LaGarde, Jennifer and Doug Johnson. “Why Do I Still Need a Library When I Have One in My Pocket?: The Teacher-Librarian’s Role in 1:1/BYOD Learning Environments." Teacher-Librarian, June 2014.

I was delighted last week to receive the June 2014 issue of Teacher-Librarian magazine in which Jennifer LaGarde and my article appeared. Jennifer and I make a great team - she does the work and I take the credit. 

Anyway, if your schools has or is planning to have a 1:1 or BYOD environment and you are a librarian or supervise one, get access to this issue and this article! 

Very proud to have worked with LibraryGirl on this and forthcoming book on the same topic.

Articles I have previously published in Teacher-Librarian aka Emergency Librarian:



Graphic by Jennifer LaGarde.


BFTP: Ban the lectern

Bore: one who has the power of speech but not the capacity for conversation. Benjamin Disraeli

Computerized slideshows have been much maligned of late. No more bullet points. Death by PowerPoint. PowerPointlessness. You've heard them all. And probably seen more than a few examples of poor slide show use.

But let me tell you, the only thing worse than a bad speech with PowerPoint is a bad speech without it. Not long ago I listened to a very smart man with very good ideas give a very poor keynote. He started off by bragging of his "lack of slides," but then went on to read (yes, read) his talk directly from the text he assured us would be online verbatim in a few days. Uniformly formal, ceaselessly forceful, and demeaningly parental, this audience member left feeling unconnected, unmoved, and feeling like a kid who was read the riot act by the principal for about an hour. When the speaker later asked me what I thought of his talk, I tactfully replied, "It was challenging." I didn't elaborate that the challenging part was staying for all of it.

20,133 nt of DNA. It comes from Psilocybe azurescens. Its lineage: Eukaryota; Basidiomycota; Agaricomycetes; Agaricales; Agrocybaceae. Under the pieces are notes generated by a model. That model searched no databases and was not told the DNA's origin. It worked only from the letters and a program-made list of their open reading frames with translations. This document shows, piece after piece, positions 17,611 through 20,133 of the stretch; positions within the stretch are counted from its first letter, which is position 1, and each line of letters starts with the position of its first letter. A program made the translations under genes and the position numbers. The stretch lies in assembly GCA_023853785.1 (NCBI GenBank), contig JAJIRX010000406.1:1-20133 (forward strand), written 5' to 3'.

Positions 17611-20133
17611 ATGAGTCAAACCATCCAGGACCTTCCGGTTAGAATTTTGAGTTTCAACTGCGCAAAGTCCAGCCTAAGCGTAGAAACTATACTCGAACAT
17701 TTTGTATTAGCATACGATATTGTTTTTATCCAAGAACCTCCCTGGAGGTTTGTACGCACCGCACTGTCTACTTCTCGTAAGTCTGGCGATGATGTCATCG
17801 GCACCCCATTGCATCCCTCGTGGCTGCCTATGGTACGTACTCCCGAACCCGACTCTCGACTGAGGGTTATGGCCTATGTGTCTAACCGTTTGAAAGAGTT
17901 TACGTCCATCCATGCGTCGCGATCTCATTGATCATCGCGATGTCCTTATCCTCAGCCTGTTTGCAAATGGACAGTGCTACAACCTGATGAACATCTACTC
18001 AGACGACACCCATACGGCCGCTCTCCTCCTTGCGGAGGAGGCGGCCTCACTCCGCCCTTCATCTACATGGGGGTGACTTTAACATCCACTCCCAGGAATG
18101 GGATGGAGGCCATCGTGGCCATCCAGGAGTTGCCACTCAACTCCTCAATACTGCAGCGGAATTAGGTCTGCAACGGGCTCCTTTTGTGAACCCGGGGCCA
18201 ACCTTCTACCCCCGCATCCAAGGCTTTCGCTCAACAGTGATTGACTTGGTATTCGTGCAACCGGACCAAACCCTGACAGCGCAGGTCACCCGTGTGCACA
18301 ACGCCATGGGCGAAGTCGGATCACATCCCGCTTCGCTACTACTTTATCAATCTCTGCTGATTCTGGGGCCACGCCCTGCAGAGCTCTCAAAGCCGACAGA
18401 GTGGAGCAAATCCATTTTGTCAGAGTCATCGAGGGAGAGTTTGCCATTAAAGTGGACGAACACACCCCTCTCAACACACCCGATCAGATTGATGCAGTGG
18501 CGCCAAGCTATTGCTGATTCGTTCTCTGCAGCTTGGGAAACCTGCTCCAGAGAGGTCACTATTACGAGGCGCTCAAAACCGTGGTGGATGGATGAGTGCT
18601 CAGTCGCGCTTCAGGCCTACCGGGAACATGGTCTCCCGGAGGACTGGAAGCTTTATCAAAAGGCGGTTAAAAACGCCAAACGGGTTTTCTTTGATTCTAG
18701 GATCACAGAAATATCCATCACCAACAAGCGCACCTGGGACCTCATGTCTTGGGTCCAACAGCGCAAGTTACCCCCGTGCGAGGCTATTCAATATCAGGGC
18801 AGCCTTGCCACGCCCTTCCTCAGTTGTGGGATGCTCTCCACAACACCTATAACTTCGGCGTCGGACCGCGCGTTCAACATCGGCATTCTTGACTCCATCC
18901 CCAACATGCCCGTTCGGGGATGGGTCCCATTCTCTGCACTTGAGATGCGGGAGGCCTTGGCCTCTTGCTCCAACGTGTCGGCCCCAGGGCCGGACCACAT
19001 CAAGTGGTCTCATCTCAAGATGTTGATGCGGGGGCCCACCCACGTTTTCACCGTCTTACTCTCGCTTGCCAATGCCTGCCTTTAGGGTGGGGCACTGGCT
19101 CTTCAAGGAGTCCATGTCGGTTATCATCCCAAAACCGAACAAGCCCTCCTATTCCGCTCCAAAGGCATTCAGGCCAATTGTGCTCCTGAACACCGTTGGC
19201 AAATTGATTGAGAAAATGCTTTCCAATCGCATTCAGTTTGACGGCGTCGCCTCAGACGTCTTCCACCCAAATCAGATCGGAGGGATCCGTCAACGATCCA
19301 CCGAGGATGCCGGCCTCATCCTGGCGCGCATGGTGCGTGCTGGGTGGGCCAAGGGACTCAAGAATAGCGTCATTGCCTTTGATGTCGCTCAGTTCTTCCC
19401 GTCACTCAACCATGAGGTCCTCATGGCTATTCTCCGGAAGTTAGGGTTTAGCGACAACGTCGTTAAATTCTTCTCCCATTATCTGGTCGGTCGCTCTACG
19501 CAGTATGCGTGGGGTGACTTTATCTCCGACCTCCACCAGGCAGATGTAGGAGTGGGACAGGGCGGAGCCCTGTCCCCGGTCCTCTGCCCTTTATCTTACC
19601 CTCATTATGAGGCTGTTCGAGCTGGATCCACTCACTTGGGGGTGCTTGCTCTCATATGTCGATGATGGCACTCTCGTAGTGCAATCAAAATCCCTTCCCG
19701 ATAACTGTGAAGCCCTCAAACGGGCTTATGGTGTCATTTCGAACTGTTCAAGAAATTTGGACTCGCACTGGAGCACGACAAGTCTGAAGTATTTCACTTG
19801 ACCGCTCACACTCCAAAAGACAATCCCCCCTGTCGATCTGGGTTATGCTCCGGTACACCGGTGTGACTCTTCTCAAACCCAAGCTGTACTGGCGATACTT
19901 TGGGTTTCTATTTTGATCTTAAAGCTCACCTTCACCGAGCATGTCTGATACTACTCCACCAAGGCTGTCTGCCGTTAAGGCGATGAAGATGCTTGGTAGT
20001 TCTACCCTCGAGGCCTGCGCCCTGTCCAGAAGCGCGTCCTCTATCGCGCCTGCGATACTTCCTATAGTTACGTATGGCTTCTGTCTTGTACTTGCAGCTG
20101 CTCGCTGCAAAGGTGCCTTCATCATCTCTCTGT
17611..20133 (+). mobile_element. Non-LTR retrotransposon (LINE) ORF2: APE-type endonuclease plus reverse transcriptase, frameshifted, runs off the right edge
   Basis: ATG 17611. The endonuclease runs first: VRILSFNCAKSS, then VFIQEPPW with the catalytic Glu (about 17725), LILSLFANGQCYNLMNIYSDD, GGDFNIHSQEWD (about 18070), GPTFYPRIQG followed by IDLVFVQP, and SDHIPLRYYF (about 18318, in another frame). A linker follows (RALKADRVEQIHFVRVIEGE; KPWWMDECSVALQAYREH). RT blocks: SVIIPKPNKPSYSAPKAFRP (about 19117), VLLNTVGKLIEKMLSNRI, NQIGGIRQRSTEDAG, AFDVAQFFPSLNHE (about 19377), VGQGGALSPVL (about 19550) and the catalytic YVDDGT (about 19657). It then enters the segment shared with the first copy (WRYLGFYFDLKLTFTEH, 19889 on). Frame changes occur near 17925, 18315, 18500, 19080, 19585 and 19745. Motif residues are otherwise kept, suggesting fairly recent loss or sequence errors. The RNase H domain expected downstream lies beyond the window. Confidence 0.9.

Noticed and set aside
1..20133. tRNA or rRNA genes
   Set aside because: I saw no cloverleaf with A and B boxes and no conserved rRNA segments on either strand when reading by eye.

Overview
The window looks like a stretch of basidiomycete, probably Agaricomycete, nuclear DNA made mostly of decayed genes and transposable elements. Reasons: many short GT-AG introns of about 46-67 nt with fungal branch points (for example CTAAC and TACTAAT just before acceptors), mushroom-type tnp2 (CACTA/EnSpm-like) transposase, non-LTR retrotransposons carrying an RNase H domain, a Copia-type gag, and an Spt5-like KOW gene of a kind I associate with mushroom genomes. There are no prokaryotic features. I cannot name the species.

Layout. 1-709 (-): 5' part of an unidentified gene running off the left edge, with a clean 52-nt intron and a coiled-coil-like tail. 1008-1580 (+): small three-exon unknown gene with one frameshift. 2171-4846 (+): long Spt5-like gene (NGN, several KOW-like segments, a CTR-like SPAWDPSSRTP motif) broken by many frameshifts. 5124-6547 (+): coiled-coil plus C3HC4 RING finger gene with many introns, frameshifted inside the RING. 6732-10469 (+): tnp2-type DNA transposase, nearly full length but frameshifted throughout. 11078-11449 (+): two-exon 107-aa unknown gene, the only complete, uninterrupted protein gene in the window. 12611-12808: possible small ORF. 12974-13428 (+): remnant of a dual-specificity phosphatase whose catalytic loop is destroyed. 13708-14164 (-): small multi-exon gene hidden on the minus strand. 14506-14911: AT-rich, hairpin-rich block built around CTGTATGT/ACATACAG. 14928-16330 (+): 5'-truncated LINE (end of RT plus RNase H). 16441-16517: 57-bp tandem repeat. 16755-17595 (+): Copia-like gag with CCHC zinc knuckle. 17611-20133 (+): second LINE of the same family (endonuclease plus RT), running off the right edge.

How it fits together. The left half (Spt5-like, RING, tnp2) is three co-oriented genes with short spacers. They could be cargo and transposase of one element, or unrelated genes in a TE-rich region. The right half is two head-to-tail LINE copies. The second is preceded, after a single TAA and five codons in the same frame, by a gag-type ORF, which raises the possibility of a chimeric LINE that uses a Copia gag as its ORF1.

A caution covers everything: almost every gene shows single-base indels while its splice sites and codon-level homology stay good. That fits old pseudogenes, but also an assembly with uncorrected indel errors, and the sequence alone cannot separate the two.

I wonder if the speaker might have been more natural and made a better connection had he not been provided a lectern on which to prop his notes. Just might a major cause of bad "speeches" be the lectern itself - that large slab of wood originally designed to protect speakers' vital organs from sharp objects thrown by displeased listeners? (I just made that up.)

While I always request a wireless lapel microphone so I can wander a bit when speech - ifying, there are time when the only voice amplification is hardwired right to the lecture and one is pretty much forced to stay behind it in one place. And as much as I try to overcome it, this restraint changes my message:

  • I am more formal.
  • I am more likely to "read" the slides on my laptop sitting right in front of me.
  • There is less give and take between the audience and me.
  • There is a physical barrier creating a "me, the expert" and "you, the receiver" rather than an open space that says "let's form a partnership though which we can solve some mutual problems."

OK, it is somewhat comforting to know that when using a lectern the second "Is my fly zipped?" check is not necessary and that most lecterns are slimming. But let's expand our suggestions for the improvement of public speaking beyond "ban the bullet points." Whether the message is read from paper on a lectern or digits in a PowerPoint screen, it's all poor communication.


Original post April 19, 2009. This one's for all my buddies in Atlanta enjoying the ISTE conference.